How do you compare SASE network security across vendors?
Comparing SASE network security requires evaluation of how each vendor offers configuration, out of the box policies and ongoing support including real-time threat analysis. While the term SASE (Secure Access Service Edge) has been adopted by the industry to describe the framework to secure Wide Area Network services, the feature-set and deployment options vary when comparing SD WAN vendors.
The Software WAN marketplace is offering differing capability across the SASE concept with some choosing to integrate with security vendors, providers and integrators and others building SASE architecture into their end to end proposition.
With the above in mind, there is a need to research how each SASE solution will fit into your business and WAN architecture. While there is clarity on what SASE is and why the concept is required, SD WAN and Security vendors will and are offering their own specific feature-set within the framework.
The goal of most IT teams is to deliver a SASE security service with network (I.e. secure SD WAN) in one holistic fabric. The SD WAN vendor marketplace offers varying capability which the Enterprise must align against specific needs and requirements.
Why do we need the SASE concept?
Gartner created their paper which is titled 'The future of network security is in the cloud' to recognize how every business is adopting cloud working methodologies. We've written about how the new WAN edge is actually 'mobile users' with traffic originating from almost anywhere on a global basis. With the flexibility offered by public Cloud SaaS services, there needs to be a recognized out of the box standard to deal with security. I appreciate that an out of the box deployment may appear a little blasé when discussing network security but the reference is more defining the need to offer a base feature-set.
SD WAN attempts to make SASE cloud security deployments simple by allowing IT teams to essentially turn on the network security architecture features required which include both a base level of configuration but also access to recommended policies. SASE moves WAN capabilities to the next level of sophisticated solutions for the cloud computing world.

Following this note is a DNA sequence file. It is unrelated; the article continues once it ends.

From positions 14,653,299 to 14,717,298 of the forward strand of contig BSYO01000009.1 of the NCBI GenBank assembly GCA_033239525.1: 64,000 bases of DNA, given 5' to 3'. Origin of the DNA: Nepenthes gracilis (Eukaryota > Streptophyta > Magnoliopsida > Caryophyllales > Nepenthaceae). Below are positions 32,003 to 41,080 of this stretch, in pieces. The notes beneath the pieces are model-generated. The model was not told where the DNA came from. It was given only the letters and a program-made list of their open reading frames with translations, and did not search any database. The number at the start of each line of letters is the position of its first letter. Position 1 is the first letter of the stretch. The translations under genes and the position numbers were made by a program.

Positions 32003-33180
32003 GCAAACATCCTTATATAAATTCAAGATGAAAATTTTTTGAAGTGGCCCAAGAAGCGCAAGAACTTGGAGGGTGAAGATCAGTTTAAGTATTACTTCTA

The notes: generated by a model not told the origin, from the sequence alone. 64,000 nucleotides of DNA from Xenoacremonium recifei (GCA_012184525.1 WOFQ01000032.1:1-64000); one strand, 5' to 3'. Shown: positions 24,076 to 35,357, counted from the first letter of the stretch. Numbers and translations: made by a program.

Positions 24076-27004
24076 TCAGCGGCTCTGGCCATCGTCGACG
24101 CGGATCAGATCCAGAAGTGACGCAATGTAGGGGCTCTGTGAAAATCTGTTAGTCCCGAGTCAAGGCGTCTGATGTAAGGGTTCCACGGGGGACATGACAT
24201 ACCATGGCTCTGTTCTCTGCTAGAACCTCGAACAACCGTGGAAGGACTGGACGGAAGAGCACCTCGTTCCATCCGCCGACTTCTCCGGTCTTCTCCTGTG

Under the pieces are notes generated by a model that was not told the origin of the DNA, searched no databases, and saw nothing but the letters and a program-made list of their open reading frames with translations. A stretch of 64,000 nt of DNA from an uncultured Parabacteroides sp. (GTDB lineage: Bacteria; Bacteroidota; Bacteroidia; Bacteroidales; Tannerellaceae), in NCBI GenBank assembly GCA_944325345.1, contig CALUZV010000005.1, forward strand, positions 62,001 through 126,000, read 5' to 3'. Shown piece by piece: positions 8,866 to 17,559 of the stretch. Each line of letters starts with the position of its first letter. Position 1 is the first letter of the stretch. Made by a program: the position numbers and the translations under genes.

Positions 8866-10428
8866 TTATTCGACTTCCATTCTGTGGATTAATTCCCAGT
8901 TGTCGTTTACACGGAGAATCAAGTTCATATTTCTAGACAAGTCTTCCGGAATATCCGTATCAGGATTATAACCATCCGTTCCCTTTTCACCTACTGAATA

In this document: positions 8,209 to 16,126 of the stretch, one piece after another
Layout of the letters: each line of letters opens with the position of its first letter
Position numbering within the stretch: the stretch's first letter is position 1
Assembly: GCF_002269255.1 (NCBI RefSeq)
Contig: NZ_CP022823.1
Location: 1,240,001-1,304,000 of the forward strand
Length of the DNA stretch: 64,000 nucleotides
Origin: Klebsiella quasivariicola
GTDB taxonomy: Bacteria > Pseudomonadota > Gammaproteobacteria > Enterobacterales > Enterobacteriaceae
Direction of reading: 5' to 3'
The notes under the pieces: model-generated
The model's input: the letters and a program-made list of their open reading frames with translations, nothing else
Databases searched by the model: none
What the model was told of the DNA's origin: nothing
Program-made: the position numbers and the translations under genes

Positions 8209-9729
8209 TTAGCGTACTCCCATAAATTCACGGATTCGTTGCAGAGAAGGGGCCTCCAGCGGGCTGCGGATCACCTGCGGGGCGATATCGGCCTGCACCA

The SASE business outcome should be to implement verification of the user followed by trust. Prior to the SASE framework, traditional Firewall security verified the user without too much thought to live security threats. Although Next Generation Firewall services have advanced, SASE describes the full feature-set needed for the Enterprise to operate in the cloud with associated threats. NGFW as a concept was not intended to fully support cloud based adoption due to scalability issues associated with multiple connections from cloud applications.
Which SASE components do you need to compare?
When comparing SASE, Netify recommends gaining clarity on four main aspects:
1. Feature-set - does the SD WAN vendor offer a built-in feature set or do they partner with a security specialist? If your prospective SD WAN vendor is offering SASE partnership integration, careful thought must be given to resiliency.
2. Management - SASE should be managed centrally allowing for easy definition of places, unified incident management, control of access, cloud API integration and any policies which cover acceptable use based on the profile of your business or organization.
3. Real time threat analysis process - Gartner states that SASE leaders must offer security which adapts to risk and trust. The SASE framework which encompasses these elements are CARTA (Continuous Adaptive Risk and Trust Assessment). The adaptive nature of SASE means that policies are provided based on user profile for overall access together with ongoing real-time analysis of global security threats.